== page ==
What do you even call this thing? AudioXperts’ 4TV Model 2112 occupies a class so new that it doesn’t really have an established name yet. Ultimately, the industry decided to embrace the name “sound bar” instead of “speaker bar,” and we figure the same consensus will eventually come along for the products we now call “speaker bases,” “sound platforms,” and “sound consoles” as well. We’re still crossing our fingers for “sound pancakes.” Whatever you call them, you can count on seeing lots more of this type of product in the coming months. It is less likely, however, that you will come across very many designs as ambitious as the 4TV’s.
As we noted during our first-look video, the 4TV Model 2112 is built like a tank. And although solid cabinet designs are often the hallmark of a well-performing speaker, it isn’t a guarantee. Since the Model 2112 demands a premium price, we demanded some premium performance from it across the board. Here’s how it held up.
Out of the box
If you’re going to charge $1,500 (originally $2,000) for a one-box audio system, you had better deliver a seriously confidence-inspiring out-of-box experience. Thankfully, AudioXperts manages to do just that. In fact, the in-box experience leaves an impression of its own on anyone who decides to tangle with it without some help. Sure, 60 pounds (shipping weight) isn’t a lot, but when spread out over the 2112’s sprawling dimensions, it can put the hurt on you if you’re not careful.
When you pop open the 2112, you’re greeted by a stout piece of board hiding yet another box, and beyond the flaps of the inner box is preponderance of non-degradable EPE foam. Chances are good that this speaker will arrive in pristine condition if passed through the hands of the good folks at FedEx or UPS.
When you pull the 2112 from its protective cloth sack, it is immediately apparent where your money went. The glossy, smoked glass that sits atop an even glossier lacquered black cabinet gives the piece the look of fine furniture, not consumer electronics. The only downside is that this sort of finish is a magnet for dust and fingerprints. We recommend investing in a nice microfiber cleaning cloth and plan to clean thoroughly and clean often.
The glossy, smoked glass that sits atop an even glossier lacquered black cabinet gives the piece the look of fine furniture.
With such a gorgeous appearance, we had reservations about placing a TV on top of the 2112. But once we did, we immediately recognized the appeal. The 2112 actually made whatever we set on top of it look even classier. It didn’t matter if the TV stand was made of shiny black plastic or chromed, metal, the TV always looked as if it had just replaced its sneakers with a pair of fine Italian-leather shoes.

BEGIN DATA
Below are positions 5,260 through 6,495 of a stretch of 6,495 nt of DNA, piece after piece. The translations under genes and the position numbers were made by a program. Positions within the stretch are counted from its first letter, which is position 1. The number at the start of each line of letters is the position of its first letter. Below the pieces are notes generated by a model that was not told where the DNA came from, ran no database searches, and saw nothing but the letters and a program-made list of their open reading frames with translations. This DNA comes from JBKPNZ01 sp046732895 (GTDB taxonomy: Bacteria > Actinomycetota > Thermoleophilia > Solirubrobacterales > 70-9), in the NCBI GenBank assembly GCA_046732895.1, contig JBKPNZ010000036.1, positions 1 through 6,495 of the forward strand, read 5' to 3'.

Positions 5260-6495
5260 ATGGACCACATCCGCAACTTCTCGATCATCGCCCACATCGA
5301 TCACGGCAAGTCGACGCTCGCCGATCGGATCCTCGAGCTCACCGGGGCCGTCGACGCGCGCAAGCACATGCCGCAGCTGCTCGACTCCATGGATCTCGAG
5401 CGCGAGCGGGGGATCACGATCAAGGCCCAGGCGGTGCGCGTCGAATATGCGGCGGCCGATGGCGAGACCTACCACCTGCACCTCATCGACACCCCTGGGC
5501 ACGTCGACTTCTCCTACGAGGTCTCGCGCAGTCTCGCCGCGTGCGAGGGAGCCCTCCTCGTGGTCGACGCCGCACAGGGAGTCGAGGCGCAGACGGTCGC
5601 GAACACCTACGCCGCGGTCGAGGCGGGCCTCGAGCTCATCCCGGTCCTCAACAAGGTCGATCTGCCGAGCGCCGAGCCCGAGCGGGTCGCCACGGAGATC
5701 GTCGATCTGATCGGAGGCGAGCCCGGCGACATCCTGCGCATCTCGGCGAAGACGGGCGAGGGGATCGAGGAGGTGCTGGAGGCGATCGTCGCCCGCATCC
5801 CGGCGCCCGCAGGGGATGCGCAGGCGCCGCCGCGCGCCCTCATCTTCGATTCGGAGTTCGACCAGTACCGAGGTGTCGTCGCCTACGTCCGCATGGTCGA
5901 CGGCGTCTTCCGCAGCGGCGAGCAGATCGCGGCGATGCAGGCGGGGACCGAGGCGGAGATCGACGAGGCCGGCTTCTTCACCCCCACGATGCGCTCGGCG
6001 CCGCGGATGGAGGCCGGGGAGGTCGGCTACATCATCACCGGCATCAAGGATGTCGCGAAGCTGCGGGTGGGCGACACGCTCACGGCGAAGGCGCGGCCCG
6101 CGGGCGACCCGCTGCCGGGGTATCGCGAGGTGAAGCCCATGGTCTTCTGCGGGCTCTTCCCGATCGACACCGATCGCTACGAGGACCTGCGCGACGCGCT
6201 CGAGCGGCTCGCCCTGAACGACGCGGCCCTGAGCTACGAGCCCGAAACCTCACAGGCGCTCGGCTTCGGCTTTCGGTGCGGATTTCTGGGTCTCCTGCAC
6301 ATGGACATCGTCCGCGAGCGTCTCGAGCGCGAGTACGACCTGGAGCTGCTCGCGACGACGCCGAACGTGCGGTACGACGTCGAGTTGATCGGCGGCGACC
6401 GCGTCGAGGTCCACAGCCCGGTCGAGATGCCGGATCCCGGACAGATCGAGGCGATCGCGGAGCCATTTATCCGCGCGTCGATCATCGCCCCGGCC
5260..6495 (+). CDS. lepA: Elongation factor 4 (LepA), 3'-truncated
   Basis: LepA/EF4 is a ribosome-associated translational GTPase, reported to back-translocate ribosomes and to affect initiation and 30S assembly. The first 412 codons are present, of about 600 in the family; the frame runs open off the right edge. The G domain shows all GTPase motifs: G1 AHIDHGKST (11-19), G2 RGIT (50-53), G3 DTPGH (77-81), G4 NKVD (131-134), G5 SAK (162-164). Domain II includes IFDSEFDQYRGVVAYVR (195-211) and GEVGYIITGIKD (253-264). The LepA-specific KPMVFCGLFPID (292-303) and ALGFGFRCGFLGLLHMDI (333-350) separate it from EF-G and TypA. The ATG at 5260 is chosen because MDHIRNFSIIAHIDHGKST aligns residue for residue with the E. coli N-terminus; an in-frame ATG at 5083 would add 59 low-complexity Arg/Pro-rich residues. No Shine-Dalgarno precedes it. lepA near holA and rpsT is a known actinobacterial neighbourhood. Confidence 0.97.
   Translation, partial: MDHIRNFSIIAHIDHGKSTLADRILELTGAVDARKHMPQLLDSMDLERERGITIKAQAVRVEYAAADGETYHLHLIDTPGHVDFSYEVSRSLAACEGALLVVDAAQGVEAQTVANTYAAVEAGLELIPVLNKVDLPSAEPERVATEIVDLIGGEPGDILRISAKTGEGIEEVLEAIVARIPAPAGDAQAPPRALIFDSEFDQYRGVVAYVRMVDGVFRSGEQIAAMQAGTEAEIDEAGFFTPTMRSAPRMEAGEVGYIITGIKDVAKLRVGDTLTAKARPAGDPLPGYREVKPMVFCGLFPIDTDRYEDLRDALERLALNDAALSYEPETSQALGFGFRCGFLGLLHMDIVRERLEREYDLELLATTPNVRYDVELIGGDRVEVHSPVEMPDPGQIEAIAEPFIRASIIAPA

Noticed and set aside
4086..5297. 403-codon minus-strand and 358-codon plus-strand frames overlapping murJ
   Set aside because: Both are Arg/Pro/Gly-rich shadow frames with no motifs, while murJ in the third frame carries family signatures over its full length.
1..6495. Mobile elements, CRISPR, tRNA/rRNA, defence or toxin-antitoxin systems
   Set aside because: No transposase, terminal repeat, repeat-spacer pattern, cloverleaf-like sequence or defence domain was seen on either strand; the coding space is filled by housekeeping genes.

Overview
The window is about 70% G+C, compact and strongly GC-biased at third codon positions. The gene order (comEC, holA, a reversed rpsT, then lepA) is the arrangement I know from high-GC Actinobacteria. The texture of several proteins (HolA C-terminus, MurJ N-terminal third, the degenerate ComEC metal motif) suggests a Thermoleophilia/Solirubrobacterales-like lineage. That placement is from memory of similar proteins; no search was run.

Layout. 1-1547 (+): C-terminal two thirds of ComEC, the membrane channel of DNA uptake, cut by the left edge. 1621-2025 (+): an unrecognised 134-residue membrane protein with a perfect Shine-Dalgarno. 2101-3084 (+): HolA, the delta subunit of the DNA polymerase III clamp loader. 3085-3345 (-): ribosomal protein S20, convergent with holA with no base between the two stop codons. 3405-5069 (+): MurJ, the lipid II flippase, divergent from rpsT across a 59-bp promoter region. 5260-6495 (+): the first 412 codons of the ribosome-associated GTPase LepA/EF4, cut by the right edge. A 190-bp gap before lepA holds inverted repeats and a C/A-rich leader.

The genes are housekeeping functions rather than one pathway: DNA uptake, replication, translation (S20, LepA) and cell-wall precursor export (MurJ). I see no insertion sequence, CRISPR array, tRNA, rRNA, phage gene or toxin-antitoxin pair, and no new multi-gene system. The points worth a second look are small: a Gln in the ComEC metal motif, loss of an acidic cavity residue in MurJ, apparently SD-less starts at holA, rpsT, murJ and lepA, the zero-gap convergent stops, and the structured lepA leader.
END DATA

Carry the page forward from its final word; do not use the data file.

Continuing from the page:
True, the 2112 is big. It measures a little over 40 inches wide and 17 inches deep, but its 2.25-inch height (make that 2.5-inches with the swivel plate) keeps its profile down a bit. And besides, all that depth and width pays off big time when it comes to potential sound quality.
In the box with the 2112 we found a high-quality set of RCA cables, a USB to 30-pin adapter for compatible iOS devices and a 6-foot Toslink cable.
Features and design
The 2112 comes with two optical inputs, one coaxial digital input, a stereo pair of analog inputs, a 1/8-inch mini input and a USB audio input for use with mobile devices. One of the optical inputs is intended for use with an Apple Airport Express, which is complimented by a dedicated power outlet for just such a device. The system does not include built-in support for Apple AirPlay, but it does offer on-board Bluetooth with aptX for easy wireless music streaming.
While that’s a comprehensive list of inputs, we ultimately found ourselves wishing for HDMI support. Because of the 2112’s super-easy remote control learning capability, we would have gladly used the console as a source switcher, much like we do with an AV receiver. And by using HDMI, wiring would have been streamlined while keeping audio quality at its best possible level; but more on that in a moment.
The 2112 packs two 3/4-inch dome tweeters, four long, oval-shaped “HART” drivers for the midrange, and four 4.5-inch woofers. All 10 speakers are driven by an amplifier that delivers 200 watts or constant power and 350 watts peak power – in other words, more than enough.
We ultimately found ourselves wishing for HDMI support.
The only sound adjustments onboard are three EQ settings: one for music, one for dialog enhancement, and one for movies. Switching through them requires a visit to the console itself, or you can program some random button on your TV or set-top box (cable or satellite) remote.
Getting the 2112 to learn your remote codes is a snap. Simply press the remote learning key on the top of the console, press the function you wish to control (say, volume up in this case) and then press the associated button on your remote control four times. The 2112 will blink with a confirmation and you move on. We had to get creative when figuring out which buttons on our cable remote would be responsible for input selection (you can’t just cycle through all inputs with one button, you must assign a button for each one) and EQ adjustment (which you can cycle through.)